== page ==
What to Know about Children’s Nighttime Bedwetting
Toilet training can be a stressful process. This is particularly the case for children who achieve daytime dryness but continue to wet themselves — and the bed — overnight. It may leave you wondering what’s normal and what you can do to help your child.
Nighttime wetting is one of the most common urologic conditions in childhood. The vast majority of cases are not related to a physical cause. Most commonly, nighttime wetting happens in children who are very deep sleepers; their brains and bladders aren’t communicating as they should while they sleep. It is not your child’s fault.
One of the most valuable things you can do is provide your child reassurance. It is important that your child knows that he or she is not alone. Nighttime wetting is very common, and likely occurring in at least one or two other kids in his or her class. Your child may feel alone, embarrassed or ashamed about wetting at night, so providing reassurance is key. The majority of children with nighttime wetting will outgrow this on their own.
It is important to keep your child’s bladder happy. A happy bladder during the day will lead to a happy bladder at night, which increases the likelihood of nighttime wetting resolving on its own.
Our bladders are designed to fill and empty regularly throughout the day. Children often are restricted access to the bathroom at school, and therefore, drink much less and urinate infrequently during the day. These behaviors can make bladders irritable, and may contribute to nighttime accidents. Try these tips:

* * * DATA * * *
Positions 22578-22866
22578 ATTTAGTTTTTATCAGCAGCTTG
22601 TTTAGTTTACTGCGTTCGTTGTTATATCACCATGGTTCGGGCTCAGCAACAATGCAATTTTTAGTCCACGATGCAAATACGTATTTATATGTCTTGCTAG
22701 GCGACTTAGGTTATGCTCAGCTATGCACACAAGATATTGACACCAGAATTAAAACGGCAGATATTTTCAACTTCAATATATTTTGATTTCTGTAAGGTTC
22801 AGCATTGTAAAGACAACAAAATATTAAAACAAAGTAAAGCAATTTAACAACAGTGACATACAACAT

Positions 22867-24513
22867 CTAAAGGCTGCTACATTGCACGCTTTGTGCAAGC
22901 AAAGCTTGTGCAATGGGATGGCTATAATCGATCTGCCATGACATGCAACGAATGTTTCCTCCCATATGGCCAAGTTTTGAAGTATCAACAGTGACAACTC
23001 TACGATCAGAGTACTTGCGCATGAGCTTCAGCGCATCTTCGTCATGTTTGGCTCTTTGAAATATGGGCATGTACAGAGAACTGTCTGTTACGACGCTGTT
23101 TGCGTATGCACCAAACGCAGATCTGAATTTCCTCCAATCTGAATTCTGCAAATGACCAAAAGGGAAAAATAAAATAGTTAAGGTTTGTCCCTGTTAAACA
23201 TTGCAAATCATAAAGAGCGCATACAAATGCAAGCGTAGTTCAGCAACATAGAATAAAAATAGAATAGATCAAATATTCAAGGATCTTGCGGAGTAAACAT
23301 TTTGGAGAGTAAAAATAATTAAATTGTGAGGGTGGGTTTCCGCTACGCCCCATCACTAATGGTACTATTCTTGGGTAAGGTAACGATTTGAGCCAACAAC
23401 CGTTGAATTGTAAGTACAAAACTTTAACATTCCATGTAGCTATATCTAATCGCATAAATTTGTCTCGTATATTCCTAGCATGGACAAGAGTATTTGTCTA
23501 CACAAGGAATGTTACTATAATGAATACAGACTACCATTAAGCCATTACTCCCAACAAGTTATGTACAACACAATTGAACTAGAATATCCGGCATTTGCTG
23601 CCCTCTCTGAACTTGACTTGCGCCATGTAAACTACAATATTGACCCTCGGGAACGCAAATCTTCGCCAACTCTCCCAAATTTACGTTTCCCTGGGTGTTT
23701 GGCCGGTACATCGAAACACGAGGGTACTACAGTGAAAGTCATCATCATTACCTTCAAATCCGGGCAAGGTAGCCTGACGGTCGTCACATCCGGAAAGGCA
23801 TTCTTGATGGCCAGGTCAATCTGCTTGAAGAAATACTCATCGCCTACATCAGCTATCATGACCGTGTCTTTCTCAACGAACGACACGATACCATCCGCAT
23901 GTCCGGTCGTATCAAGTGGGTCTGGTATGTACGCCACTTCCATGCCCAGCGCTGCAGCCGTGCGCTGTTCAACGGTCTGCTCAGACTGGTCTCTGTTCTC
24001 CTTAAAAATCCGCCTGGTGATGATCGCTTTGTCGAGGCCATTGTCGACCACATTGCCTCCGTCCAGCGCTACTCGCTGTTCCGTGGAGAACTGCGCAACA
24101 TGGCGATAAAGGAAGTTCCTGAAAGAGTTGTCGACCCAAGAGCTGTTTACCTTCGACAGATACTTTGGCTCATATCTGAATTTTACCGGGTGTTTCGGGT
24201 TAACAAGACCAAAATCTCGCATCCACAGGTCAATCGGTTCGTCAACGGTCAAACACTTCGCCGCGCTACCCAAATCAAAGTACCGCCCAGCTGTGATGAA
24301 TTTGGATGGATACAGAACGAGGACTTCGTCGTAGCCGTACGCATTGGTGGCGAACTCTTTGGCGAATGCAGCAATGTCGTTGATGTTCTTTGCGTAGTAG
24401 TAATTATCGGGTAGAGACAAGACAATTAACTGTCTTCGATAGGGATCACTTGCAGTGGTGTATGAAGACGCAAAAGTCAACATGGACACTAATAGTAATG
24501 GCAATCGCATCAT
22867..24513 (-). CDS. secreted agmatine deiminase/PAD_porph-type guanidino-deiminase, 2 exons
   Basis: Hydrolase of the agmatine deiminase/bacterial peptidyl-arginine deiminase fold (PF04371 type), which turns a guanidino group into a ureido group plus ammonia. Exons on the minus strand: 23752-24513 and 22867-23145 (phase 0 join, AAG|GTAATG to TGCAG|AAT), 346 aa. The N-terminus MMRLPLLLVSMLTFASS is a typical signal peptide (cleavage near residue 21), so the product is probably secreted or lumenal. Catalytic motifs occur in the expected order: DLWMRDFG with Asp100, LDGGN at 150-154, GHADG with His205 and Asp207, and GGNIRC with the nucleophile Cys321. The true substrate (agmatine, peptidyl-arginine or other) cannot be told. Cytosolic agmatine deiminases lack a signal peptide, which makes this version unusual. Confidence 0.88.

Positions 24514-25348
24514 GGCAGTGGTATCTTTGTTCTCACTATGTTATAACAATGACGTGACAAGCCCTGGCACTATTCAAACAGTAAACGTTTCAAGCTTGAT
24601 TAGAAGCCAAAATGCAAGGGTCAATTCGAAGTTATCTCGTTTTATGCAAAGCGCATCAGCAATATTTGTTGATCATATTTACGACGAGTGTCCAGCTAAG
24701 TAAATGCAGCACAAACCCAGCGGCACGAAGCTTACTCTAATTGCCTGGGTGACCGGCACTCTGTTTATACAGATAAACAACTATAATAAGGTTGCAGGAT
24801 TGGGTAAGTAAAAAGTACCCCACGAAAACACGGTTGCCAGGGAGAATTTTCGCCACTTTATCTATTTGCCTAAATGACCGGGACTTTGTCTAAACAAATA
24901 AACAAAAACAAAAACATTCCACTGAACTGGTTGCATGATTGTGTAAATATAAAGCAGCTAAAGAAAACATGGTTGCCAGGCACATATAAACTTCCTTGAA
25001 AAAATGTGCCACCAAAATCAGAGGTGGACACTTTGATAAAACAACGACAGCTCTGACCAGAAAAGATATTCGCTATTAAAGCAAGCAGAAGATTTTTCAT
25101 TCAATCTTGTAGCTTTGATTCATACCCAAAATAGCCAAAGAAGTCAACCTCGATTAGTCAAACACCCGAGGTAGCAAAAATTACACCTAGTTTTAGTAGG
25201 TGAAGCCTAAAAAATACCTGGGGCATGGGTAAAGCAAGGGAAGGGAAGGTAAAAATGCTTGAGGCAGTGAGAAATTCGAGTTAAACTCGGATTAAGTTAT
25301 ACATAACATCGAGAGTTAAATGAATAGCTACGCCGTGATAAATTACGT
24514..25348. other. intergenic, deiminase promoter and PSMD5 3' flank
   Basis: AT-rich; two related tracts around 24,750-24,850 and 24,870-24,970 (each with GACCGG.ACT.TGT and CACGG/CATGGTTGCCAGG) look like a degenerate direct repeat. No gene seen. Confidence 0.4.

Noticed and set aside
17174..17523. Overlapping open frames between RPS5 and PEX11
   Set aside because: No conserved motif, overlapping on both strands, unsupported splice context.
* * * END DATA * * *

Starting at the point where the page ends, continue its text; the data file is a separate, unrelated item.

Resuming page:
- Have your child carry a water bottle to school. This allows him or her to slowly hydrate throughout the day. This avoids dehydration during the day, and the need to drink large volumes of fluid closer to bedtime to make up for what was missed earlier in the day.
- Encourage your child to use the bathroom every two to three hours throughout the day. This will help avoid holding for too long and subsequent mad dashes to the bathroom.
- Monitor bowel movements. Constipation can contribute to wetting, as the hard stool puts a lot of pressure on the bladder. Increasing water intake and dietary fiber are both essential in maintaining good bowel health.
There is not a set age at which your child should achieve nighttime dryness. It is very important to let your child guide this process. Successful treatment will largely be associated with your child’s readiness and motivation in the process.
Here are a couple of tips for knowing when to seek help:
- Your child should see a urologist if he or she also is experiencing other urinary symptoms, including daytime wetting, urinary tract infections or urinary urgency and frequency.
- Seek additional treatments for nighttime wetting if the condition is becoming bothersome to your child, and affecting social development and self-esteem.
Get more facts and tips to help your child with enuresis.
Gawerecki, K. (2015). What to Know about Children’s Nighttime Bedwetting. Psych Central. Retrieved on October 6, 2015, from http://psychcentral.com/blog/archives/2014/07/30/what-to-know-about-childrens-nighttime-bedwetting/